Ambulatory CDI: What It is NOT
Feb 9, 2017
by Dr. Jon Elion

The Merriam-Webster dictionary defines “bandwagon” as:

  • a usually ornate and high wagon for a band of musicians especially in a circus parade
  • a popular party, faction, or cause that attracts growing support —often used in such phrases as jump on the bandwagon; or
  • a current or fashionable trend

I had to check the definition to make sure that I am using the word correctly when I say, “Everyone seems to be jumping on the ‘Ambulatory CDI’ bandwagon.” It has become a common topic of conversation in the Clinical Documentation Improvement (CDI) world, but most of the time when I ask someone what they mean when they mention it, I am not able to get a discrete answer.

My own approach to the conversation is to begin by narrowing the scope of the discussion as follows:

  • I use the term “Ambulatory” rather than “Outpatient” to define the patient visits to be considered. While the distinction may seem arbitrary, I use it to refer to patients who are coming to a hospital-affiliated facility for health care, and who are electronically registered in the Hospital Information System (HIS), of which the Electronic Medical Record (EMR) is one major component. This eliminates office visits to private practice physicians who are using their own medical record and practice management systems, and who are typically not sending patient registration and demographic information electronically.
  • We can further eliminate from consideration patients who are being registered at a hospital facility for diagnostic testing (such as an echocardiogram). In this case, while the patient has to register before the testing is done, there is no encounter with a health-care provider during the visit.
  • Next, we can eliminate chart reviews for the purpose of auditing or improving documentation for a clinician’s Evaluation & Management (E & M) coding. This is a perfectly valid pursuit, but is generally considered, managed and measured differently than CDI that focuses on hospital reimbursement.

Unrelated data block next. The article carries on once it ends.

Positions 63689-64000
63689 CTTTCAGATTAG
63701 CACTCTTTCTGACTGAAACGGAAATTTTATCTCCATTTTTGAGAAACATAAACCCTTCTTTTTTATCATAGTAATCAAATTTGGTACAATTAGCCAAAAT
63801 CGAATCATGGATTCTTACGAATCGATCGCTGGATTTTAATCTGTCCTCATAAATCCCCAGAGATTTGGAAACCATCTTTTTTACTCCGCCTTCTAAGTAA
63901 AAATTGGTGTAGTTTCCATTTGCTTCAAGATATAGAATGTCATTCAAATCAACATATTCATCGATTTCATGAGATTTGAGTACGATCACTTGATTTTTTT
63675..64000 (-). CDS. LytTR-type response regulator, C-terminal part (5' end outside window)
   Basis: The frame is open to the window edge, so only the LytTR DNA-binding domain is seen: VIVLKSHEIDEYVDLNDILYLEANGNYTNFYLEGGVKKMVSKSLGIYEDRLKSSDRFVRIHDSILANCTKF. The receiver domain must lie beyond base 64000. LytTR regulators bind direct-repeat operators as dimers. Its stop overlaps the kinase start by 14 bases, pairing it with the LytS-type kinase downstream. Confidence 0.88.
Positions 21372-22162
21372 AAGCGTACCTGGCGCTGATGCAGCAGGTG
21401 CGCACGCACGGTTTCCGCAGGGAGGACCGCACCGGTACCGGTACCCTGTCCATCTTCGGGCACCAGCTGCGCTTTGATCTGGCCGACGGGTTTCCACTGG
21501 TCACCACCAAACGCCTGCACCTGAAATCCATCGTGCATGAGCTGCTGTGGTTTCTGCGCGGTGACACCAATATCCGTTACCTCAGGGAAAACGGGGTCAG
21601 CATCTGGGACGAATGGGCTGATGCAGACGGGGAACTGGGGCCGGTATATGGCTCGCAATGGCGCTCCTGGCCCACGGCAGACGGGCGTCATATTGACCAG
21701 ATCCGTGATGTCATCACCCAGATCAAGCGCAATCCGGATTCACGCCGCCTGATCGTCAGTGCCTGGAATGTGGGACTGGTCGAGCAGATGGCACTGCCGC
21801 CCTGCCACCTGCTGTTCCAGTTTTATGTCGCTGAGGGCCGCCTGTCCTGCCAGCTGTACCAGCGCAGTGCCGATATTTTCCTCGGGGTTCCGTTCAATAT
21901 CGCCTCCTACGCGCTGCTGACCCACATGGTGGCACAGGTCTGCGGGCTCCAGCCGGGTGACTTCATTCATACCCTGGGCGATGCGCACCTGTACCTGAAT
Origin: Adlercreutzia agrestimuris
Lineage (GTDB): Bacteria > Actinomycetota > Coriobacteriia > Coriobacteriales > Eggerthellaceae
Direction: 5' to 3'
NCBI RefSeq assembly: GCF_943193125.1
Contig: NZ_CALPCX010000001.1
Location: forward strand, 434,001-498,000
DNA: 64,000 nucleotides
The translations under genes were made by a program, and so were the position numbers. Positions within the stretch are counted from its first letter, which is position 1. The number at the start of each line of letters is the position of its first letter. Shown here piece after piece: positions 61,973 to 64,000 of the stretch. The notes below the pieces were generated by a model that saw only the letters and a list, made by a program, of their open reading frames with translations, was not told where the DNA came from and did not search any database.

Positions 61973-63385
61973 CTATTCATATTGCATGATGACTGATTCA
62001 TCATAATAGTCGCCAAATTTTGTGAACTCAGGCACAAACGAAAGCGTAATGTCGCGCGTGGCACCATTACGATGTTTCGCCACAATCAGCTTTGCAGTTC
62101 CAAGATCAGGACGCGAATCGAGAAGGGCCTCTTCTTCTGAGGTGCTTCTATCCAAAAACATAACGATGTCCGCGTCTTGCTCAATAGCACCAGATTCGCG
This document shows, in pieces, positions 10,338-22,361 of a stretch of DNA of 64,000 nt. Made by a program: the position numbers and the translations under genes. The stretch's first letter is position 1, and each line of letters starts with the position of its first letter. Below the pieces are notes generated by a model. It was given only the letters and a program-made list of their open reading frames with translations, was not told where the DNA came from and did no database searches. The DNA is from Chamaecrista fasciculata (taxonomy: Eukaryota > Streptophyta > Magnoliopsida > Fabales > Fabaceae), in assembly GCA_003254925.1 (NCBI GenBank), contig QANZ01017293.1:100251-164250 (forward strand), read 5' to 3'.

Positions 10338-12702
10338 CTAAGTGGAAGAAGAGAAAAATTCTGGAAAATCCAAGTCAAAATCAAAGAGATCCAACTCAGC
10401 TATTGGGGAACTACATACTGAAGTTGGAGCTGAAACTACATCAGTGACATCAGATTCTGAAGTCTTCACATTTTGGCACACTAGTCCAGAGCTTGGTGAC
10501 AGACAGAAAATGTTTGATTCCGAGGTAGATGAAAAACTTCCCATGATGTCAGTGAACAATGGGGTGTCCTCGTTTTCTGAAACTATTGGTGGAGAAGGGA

• After that, we can eliminate a very common area of confusion that includes National and Local Coverage Determination (NCD and LCD respectively) and Medical Necessity. While this is a common issue (I see it often for cataract surgeries in an Ambulatory Surgery Center), it should not be confused with CDI.

Phew! Now we’re left with a class of visits where a patient is electronically registered to see a health care provider at a hospital-affiliated clinic. To date, everyone I have spoken to on the subject seems to agree with that definition.

The next area of confusion seems to be the definition of exactly what constitutes a visit. I confess that this one caught me off guard. In the inpatient area, things are much better defined. I know when a patient gets admitted (although I still roll my eyes at the concept of a “bedded outpatient”!), and I know when the patient is discharged or transferred. The boundaries of a hospital visit are well-established.

But in the ambulatory world, it is not uncommon to have “re-occurring” or “open accounts” (they seem to go by different names at different facilities). In this situation, there is one account number for visits that may extend over many months for such things as wound care, IV therapy, Physical or Occupational Therapy, etc. Bills are not sent each time that patient is seen at the facility rather, one is sent periodically, or when the account or series of visits is officially closed out. There does not seem to be consensus about how this should be handled in a CDI workflow.

So, if you’re thinking of jumping on the “Ambulatory CDI” bandwagon, here’s a few things for you to consider:

  • Define the exact patient and visit categories that you think merit inclusion in a CDI workflow.
  • Determine how these patients can be identified by information in the HIS and its associated electronic messages.
  • Make sure that you can define your facility’s use of account numbers in open or re-occurring visits.
  • Be very specific about what you want to accomplish, and how you will measure your progress.

There is a lot of consensus still to be reached while we’re all sitting on the Ambulatory CDI bandwagon (hopefully not the one in the circus parade).  In a future blog I’ll discuss how Hierarchical Condition Categories (HCCs) can play a role and help to define how we can move CDI into the ambulatory world.

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